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The Crash of Metrojet 9268 in Sinai

K. P. Fabian retired from the Indian Foreign Service in 2000, when he was ambassador to Italy and PR to UN. His book Commonsense on War on Iraq was published in 2003.
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  • November 13, 2015

    Apart from the horrible loss of innocent lives, the crash of a Russian aircraft carrying tourists returning from Sharm el-Sheikh in Egypt’s Sinai Peninsula on October 31, 2015, killing all 224 on board, has wide ranging political consequences and implications, directly impinging on the mindless and seemingly endless carnage in Syria.

    Within hours of the crash, the Sinai Province of the Islamic State (IS) claimed responsibility categorically stating that it had brought down the plane “in response to Russian airstrikes that killed hundreds of Muslims on Syrian land.” This claim of responsibility was discredited in the Western media with “experts” pointing out that the IS had no such missile which could hit a plane at 30,000 feet. They did not want to think of any other way the IS could have brought down the plane. The experts changed their view only after the flight recorder showed that the last recording was of a big sound, similar to that of an explosion.

    The United States (US) might have, not entirely unpardonably, derived some well-concealed malicious pleasure from the crash. It was the first to share with the United Kingdom (UK) two pertinent intelligence findings. One, there was a big heat flash in the sky before the plane split and came crashing down. Two, there was “chatter” among the IS operatives just before and after the crash. Further, two or three days before the crash, they had told each other to expect ‘something big to happen.’ The obvious conclusion was that there was a bomb inside the plane that went off.

    Though Egyptian President Abdel Fatteh el-Sisi was due to land in London for a state visit within hours, the UK announced on November 05 the suspension of flights to Sharm el-Sheikh adding that special planes with security equipment and staff would be sent to evacuate the 20,000 and odd UK tourists at the Egyptian resort. The clear message was that Egyptian security arrangements at the airport are unreliable. Egypt responded angrily describing the UK’s decision as “premature” and delayed giving permission for the flights.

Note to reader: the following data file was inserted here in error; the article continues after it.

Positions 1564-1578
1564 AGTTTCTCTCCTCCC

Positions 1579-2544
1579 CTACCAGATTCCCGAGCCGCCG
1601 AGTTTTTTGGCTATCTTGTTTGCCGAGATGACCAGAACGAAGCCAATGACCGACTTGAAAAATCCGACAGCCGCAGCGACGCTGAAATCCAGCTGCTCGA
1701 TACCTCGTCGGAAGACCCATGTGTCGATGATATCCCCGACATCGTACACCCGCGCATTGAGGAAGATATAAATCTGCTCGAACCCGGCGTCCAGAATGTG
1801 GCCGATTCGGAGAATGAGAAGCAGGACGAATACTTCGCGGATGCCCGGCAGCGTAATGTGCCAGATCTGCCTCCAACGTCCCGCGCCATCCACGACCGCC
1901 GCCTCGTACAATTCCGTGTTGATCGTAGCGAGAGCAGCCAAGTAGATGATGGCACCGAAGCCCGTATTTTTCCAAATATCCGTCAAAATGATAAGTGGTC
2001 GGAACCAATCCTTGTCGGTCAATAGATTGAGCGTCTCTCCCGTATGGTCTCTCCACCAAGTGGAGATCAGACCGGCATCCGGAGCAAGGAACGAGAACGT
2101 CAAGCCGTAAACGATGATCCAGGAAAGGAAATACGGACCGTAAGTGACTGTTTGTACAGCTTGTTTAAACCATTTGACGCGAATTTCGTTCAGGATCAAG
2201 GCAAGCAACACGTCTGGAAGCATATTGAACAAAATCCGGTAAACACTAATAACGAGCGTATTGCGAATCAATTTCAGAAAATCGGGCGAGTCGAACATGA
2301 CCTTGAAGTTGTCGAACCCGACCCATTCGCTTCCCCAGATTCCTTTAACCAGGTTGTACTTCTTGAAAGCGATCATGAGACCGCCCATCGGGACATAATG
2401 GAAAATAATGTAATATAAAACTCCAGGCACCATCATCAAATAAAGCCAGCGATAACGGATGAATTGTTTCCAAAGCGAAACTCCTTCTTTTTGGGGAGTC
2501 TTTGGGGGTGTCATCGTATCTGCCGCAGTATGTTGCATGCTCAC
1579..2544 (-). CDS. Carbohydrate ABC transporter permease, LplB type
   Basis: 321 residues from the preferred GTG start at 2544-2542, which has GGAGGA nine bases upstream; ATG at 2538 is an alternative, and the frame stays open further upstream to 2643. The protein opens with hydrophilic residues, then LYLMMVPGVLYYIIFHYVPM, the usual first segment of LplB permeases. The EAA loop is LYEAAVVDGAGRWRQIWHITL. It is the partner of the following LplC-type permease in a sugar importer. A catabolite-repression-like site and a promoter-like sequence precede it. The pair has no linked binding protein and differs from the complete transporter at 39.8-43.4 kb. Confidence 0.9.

Russia also initially sided with Egypt by arguing that it was too early to come to any conclusions about the exact cause of the crash. But soon it had to change course and suspend all flights to Egypt. There are about 80,000 Russians currently holidaying in Egypt. Incidentally, Russia took the decision only after the US and UK shared intelligence with it. Both had agreed to share the intelligence only after Russia publicly complained and asked for it. The latest is that Russia has requested the US agency Federal Bureau of Investigation (FBI) to help with the investigation. It is a positive development that the US is slowly coming round to the view that Russia cannot be kept out in the cold if its cooperation is needed to resolve issues.

    The investigation into the crash is being conducted by a team of officials from Egypt, Russia, France, Ireland, and Germany. Egypt alone is authorised to make public statements on the findings as it is the lead investigator. However, Egypt has been rather reticent even after examining the flight recorder. Meanwhile, French officials involved with the investigation as the aircraft was manufactured in France gave out that the flight recorder clearly showed that the flight was normal for the first 23 minutes, till a sudden explosion was heard leading to the conclusion that there was a bomb in the cargo hold of the plane. Egypt has admitted that there was a big noise, but argues still that nothing more can be said till the investigation is completed.